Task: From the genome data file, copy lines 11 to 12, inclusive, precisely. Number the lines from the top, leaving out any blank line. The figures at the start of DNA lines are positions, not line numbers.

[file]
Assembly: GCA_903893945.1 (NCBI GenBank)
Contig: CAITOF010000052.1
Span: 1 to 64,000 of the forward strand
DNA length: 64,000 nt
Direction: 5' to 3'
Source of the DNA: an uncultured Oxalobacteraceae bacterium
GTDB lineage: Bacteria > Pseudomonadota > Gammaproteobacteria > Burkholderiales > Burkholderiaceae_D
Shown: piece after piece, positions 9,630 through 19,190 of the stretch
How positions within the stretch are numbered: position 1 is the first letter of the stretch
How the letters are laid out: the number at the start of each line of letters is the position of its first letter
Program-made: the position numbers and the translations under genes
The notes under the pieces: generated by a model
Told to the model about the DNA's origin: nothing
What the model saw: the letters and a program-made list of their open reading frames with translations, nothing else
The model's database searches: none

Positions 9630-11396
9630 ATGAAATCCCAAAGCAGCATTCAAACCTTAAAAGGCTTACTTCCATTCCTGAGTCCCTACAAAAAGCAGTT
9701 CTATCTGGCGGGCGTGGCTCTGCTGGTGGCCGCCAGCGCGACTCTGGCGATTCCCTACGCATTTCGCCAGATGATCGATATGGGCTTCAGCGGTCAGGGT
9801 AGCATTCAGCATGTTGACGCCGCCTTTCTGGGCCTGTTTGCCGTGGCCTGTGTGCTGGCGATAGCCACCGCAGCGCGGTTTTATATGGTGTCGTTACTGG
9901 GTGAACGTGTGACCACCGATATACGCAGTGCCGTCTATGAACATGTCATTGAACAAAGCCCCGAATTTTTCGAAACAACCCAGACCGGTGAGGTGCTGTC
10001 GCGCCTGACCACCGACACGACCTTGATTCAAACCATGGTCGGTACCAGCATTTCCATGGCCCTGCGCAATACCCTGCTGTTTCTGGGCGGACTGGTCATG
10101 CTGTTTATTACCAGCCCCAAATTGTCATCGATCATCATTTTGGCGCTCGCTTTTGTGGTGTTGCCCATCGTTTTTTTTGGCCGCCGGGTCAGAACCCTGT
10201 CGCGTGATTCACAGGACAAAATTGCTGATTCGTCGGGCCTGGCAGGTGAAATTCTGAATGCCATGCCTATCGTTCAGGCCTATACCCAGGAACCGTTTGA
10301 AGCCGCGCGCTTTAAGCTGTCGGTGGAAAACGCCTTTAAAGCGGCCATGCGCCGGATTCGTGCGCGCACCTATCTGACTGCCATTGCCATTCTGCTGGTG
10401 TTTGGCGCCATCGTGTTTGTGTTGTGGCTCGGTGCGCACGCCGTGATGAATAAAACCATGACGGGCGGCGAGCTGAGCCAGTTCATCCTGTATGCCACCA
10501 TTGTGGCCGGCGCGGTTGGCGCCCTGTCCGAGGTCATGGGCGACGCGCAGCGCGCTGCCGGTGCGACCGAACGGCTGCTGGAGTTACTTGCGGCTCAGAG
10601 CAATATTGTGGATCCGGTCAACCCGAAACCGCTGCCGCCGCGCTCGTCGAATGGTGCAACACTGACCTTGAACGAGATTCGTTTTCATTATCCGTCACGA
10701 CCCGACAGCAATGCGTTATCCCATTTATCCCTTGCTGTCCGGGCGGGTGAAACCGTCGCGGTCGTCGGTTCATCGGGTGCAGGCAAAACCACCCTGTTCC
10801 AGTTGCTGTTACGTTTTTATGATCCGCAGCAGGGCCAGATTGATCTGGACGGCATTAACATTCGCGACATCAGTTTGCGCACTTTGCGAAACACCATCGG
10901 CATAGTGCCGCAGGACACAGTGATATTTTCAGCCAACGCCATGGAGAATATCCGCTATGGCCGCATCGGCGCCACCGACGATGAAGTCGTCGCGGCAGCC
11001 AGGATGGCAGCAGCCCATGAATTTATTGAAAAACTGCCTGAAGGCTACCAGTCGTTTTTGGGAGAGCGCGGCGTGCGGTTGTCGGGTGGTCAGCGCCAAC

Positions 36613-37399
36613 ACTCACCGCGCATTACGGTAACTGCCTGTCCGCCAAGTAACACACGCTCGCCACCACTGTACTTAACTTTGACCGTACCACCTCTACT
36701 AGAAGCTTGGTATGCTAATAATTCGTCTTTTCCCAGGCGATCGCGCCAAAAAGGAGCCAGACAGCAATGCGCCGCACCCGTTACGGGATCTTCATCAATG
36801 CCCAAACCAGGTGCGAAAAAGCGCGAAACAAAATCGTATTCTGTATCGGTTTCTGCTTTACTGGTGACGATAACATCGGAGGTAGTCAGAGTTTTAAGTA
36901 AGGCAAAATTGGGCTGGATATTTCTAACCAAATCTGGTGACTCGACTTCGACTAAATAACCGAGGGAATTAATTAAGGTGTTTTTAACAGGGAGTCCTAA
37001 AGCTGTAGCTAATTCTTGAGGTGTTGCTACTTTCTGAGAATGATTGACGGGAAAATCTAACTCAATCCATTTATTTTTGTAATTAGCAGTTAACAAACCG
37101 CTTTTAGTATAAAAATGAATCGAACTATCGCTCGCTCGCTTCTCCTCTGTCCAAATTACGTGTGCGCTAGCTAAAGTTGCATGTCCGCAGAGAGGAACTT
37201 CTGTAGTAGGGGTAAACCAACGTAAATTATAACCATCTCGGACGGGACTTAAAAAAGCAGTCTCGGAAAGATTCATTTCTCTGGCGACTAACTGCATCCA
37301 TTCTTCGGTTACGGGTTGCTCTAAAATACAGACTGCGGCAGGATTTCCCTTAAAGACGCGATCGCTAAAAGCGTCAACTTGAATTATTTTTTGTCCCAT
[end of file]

Program-made: the position numbers and the translations under genes
The notes under the pieces: generated by a model